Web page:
Medical Marijuana: What's the Point?


Hit & Run commenters sometimes express skepticism about the medical marijuana movement, saying either that it's a cover for people who want to get high or that it concedes too much by acknowledging the government's authority to dictate who may use which drugs for what purposes. Since the House of Representatives is expected to vote today on the Hinchey-Rohrabacher amendment, which would bar the DEA from spending money on raids, seizures, and arrests aimed at stopping the medical use of cannabis in states where it's legal, now is a good time to recall why this cause is important:

1) The basic right to control one's body and the substances that enter it surely includes the right to use marijuana (or any other home remedy) for symptom relief, even that is not all it includes.

2) The DEA's medical marijuana raids violate the Constitution, which gives states the authority to decide their own policies regarding intrastate production, sale, and consumption of marijuana. As Justice Clarence Thomas has noted, a reading of the Commerce Clause that's broad enough to encompass a marijuana plant on a cancer patient's windowsill in California is broad enough to encompass just about anything. More narrowly, it's hard to imagine how serious experiments with drug policy reform can occur as long as the federal government insists on imposing one uniform set of rules on the entire country.

3) Although the main use of marijuana in this country is recreational, the drug indisputably has medical applications, including relief of pain, nausea, and muscle spasms. Many patients find that smoked marijuana works better for them than the FDA-approved alternatives, including the synthetic THC capsule Marinol, largely because it acts instantly, allows easy dosage control, and does not require swallowing (and keeping down) a pill. Some report that oral THC, processed by the liver, has more disturbing psychoactive effects than THC absorbed into the bloodstream via the lungs. Consuming the whole plant also provides cannabinoids in addition to THC that may have a synergistic effect or provide independent benefits. (Here's a detailed comparison [PDF] of smoked marijuana and Marinol from The Oregon Medical Marijuana Guide.)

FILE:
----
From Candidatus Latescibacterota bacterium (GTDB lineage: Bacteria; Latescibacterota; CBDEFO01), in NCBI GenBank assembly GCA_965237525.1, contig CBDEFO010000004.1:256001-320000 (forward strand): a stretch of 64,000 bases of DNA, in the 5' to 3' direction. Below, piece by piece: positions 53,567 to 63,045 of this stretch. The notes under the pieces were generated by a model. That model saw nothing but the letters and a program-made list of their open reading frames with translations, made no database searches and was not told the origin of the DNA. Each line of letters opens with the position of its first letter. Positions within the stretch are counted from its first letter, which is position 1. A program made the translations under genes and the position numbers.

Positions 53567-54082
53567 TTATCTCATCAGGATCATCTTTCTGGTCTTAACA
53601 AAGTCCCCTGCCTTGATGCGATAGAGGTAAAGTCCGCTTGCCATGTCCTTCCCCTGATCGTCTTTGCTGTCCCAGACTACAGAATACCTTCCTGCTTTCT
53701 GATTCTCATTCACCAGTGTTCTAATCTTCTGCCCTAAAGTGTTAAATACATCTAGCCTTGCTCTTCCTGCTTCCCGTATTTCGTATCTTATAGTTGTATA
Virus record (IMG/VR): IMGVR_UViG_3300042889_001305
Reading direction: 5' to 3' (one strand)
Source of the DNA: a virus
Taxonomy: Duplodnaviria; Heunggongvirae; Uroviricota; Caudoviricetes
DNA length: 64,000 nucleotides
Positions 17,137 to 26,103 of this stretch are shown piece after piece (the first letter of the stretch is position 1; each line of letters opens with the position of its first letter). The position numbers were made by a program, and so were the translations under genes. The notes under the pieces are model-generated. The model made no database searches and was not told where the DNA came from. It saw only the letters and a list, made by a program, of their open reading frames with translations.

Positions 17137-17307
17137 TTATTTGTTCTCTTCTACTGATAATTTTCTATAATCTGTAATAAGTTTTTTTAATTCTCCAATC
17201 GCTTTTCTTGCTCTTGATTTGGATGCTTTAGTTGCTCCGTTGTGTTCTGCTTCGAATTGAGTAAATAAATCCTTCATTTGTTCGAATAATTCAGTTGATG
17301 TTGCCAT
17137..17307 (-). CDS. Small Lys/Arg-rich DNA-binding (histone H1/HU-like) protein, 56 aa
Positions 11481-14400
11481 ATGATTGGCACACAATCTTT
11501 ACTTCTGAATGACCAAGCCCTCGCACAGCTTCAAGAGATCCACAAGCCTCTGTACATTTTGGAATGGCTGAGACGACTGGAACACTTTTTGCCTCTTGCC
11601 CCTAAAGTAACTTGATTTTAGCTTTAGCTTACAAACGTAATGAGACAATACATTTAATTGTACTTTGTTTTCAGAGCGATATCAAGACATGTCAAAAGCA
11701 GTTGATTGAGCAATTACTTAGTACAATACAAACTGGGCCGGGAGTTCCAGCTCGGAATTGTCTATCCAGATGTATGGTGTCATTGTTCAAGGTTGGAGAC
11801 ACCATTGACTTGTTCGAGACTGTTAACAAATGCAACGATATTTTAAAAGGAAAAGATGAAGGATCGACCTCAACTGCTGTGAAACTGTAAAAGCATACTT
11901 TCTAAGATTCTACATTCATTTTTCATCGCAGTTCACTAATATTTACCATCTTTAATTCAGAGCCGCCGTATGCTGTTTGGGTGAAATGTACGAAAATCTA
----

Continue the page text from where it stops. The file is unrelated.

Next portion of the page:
4) In addition to Marinol (whose approval by the FDA shows that  the government recognizes THC's medical utility), an oral cannabis spray, Sativex, is moving toward FDA approval. It seems likely that pharmaceutical companies also will eventually sell inhalers that deliver fast-acting, precise doses of THC and other useful cannabinoids without the potentially harmful combustion products associated with smoking (although patients already can avoid those toxins and carcinogens by using vaporizers). At that point, the medical argument for marijuana will evaporate. But patients who get relief from marijuana should not have to wait until then. (Some of them will no longer be alive.) Even after adequate pharmaceutical alternatives are available, some patients may prefer to grow their own, whether to save money or because they believe (rightly or wrongly) that whole-plant preparations are superior.

5) Even if medical marijuana is ultimately replaced by cannabinoid inhalers, the struggle to allow its use has undermined the credibility of drug warriors by revealing them as cruel fanatics and by showing that they grossly exaggerate the hazards posed by cannabis. When scientists consider the side effects of marijuana as a medicine, as the Institute of Medicine did in the 1999 report commissioned by Clinton administration drug czar Barry McCaffrey, they incidentally contradict the government's anti-pot propaganda, which in turn discredits other official warnings about drugs.